- Cost for the headstone or marker;
- Agreed cost for any future maintenance of that plot; mowing of the lot is maintained either by cemetary custodians, or can be negotiated as a self-serve mowing process, depending on the rules and regulations of that particular cemetery;
- Cost of floral arrangements;
- Cost of organ player - possible charge if Loved One chooses own music, depending on policy of funeral director;
- Cost of Register, where Loved Ones sign in, to be kept by primary commissioner of funeral arangements or closest relative of the deceased;
- Cost of coffin, available in an attractive array of woods, finishes, and colors - childrens' caskets also available, including blue or pink satin lining;
- Formal suits or dresses available for a fee if the deceased did not possess suitably fine attire;
- Cost of one who conducts the service, if clerical, or employed by the funeral home;
- Cost of limousine rental;
- Cost of physical burial; and
In 1982, a "budget" funeral I attended left its legatees with a debt of over $10,000. The deceased had earmarked land for his descendants, who eventually sold the land to pay for the funeral process. In the late 1990's, a Cost-Buster bargain funeral might get away under $20,000, but an average "middle-class" funeral probably runs about $80,000. For those particularly anxious to bribe their way into Heaven, the Sky is the limit.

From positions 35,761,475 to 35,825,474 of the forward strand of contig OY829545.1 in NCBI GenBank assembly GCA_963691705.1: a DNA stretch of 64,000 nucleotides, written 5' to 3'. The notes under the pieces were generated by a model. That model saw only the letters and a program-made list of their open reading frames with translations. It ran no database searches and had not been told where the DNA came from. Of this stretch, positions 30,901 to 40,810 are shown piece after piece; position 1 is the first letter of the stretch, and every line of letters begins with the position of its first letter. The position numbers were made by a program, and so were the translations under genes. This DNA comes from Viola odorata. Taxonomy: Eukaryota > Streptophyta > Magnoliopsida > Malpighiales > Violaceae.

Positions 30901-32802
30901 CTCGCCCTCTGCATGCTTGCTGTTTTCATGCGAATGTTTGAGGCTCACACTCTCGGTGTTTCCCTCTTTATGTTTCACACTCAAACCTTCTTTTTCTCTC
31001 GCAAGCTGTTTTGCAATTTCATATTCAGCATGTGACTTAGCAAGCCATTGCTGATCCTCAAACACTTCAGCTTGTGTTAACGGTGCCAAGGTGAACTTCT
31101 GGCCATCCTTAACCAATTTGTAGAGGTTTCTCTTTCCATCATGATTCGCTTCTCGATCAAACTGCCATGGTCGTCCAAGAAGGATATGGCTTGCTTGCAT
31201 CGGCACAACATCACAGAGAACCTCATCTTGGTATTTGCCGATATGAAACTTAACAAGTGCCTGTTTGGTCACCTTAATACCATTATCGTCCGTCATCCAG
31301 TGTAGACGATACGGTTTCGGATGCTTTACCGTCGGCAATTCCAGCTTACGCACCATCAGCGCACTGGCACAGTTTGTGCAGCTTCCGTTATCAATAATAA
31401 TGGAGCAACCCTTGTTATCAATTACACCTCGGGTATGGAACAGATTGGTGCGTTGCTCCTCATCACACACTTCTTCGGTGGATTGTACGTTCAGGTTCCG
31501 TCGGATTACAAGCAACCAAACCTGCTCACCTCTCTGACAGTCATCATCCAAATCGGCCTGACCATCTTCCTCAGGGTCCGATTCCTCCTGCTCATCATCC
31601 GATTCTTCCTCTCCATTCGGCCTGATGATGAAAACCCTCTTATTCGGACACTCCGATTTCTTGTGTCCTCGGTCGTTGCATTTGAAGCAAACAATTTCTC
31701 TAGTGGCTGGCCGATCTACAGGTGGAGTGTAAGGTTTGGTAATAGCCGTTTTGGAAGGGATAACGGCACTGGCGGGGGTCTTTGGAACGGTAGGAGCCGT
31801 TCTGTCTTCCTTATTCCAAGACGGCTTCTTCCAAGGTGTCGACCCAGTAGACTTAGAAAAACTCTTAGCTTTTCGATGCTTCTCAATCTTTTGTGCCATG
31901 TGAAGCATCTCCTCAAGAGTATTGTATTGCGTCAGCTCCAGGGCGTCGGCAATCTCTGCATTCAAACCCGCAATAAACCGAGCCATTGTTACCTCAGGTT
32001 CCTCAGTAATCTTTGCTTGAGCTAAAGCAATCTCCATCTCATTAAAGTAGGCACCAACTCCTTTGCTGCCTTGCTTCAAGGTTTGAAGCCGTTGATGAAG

There is such a thing called Burial Insurance, to help people offset these expenses, but we believe if these customs weren't so inflated, both through pageantry and economic exploitation of Grief, such "insurance" would not be necessary. People who consider suicide ought to consider these numbers before deciding to take his own life. With any luck, if he chooses to live, he might actually outlive these barbaric processes, and might actually take the time to discover that his own life has meaning.
As do all lives, and deaths, have meaning. As we seek to coordinate and empower our lives, it would help to infuse that same sense of Purpose within our deaths, and to make both forms of expression contribute to the Wheel of Life, as the Druids did.